Why the USSR Never Had Successful Computer Industry

World-class mathematicians, but what about computer science?

OpenClipart-Vectors (CC0), Pixabay

I was always fascinated by the fact that the USSR never developed a computer industry that would be world-class and on par with USA’s or other countries’ inventions. They had world-class mathematicians, and as you would know, computers are all about mathematics. But nothing happened.

In fact, the USSR was the country that needed a computer industry the most. They certainly had the capability of building such industry; maybe they even had more technically capable individuals than they had in the USA. So, why nothing happened? During the 1950s and the 1960s, the USSR had all the advantages to become the most technologically superior country in the world.

They launched the first cosmonaut to space etc., and the base was essentially good to develop a Soviet computer industry. In fact, BESM-6, the first Soviet electronic computer, had significantly faster computing performance than the one used for the Apollo mission. Little over 350 such computers were built in the span of 19 years. The last one left production in 1987. Imagine Staling using a personal computer to try his luck on for example Candy Crush or a slot machine.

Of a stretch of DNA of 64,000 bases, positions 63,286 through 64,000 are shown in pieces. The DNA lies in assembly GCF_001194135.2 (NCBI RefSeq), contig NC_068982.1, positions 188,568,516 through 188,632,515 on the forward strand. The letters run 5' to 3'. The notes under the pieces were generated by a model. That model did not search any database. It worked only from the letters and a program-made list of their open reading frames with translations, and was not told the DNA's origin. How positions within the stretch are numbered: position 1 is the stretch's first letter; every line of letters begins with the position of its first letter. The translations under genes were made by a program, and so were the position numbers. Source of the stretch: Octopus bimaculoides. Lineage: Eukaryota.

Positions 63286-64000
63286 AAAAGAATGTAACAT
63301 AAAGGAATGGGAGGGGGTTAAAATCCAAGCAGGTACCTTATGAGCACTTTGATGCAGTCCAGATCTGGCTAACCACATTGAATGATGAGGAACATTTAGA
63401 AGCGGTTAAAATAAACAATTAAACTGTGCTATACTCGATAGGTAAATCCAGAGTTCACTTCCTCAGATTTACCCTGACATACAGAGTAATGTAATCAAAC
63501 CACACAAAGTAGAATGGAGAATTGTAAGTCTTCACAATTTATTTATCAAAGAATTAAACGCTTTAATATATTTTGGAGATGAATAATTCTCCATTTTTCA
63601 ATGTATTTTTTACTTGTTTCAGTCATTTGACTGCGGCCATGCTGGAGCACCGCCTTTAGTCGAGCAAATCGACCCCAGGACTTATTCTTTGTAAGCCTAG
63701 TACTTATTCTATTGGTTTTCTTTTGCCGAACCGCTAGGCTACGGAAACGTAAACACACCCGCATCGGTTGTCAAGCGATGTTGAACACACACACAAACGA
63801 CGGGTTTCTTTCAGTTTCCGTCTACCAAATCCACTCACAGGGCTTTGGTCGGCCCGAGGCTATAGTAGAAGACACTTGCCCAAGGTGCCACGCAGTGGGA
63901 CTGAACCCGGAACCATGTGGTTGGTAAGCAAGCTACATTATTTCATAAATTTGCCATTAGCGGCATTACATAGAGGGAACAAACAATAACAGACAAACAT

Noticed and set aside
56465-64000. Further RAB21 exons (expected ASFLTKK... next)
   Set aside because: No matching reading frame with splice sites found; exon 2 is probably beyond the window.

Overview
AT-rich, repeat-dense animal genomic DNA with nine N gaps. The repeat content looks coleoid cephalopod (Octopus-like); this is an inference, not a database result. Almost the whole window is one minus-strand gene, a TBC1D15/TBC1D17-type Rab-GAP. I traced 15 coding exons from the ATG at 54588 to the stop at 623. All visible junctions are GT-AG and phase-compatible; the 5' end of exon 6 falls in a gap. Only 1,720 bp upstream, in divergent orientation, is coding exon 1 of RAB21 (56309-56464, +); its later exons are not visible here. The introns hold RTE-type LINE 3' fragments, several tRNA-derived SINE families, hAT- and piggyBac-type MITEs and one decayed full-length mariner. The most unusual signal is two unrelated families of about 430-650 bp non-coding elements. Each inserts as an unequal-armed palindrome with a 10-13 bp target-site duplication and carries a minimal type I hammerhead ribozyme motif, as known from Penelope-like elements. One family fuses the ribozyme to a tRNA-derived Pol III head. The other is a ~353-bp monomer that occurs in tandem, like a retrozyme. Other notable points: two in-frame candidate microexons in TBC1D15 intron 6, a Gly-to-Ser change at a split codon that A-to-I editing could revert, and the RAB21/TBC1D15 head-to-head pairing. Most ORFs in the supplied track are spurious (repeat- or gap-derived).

He would love it, but he surely would not love his citizens communicating and sharing ideas freely with easy-to- get computer technology. However, like everything else in the communist era, the country’s officials spoiled everything. They insisted for the computer technicians to mass-produce the first computers for the needs of the army only. But, the facilities for mass production were a little scarce, so instead of developing more unique and powerful machines, they simply decided to copy western computers in the 1970s, and mass- produce them instead.

In addition, the USSR officials were never truly interested in people having personal computers at home. That would mean limitless personal freedom, and you do not want that when you are a communist dictator. All they were interested in was how computers could help their army. All of that meant canceling most of the institutions and science programs that were created for the purpose of the computer industry, and firing most of the scientists that worked. It was a lot easier for Soviet agents to purchase American computers, make some scientists reverse-engineer them, and put them at sale with a different name.

This is why the USA had to restrict computer sales to the USSR. Most pirated American computers were those of IBM, which had to be obtained with the help of other intermediary countries such as South Africa. Therefore, from 1972, all computers that were produced in the USSR or other communist countries were actually pirate (illegal) copies of notable models such as Sinclair ZX Spectrum, Yamaha MSX II, Apple II, and other. Of course, the copies were significantly inferior to the originals, but they helped many aspiring computer technicians and scientists to become top-class inventors that they are today. But, now when the USSR is gone, why is Russia still lacking a true computer industry?

What do you think?

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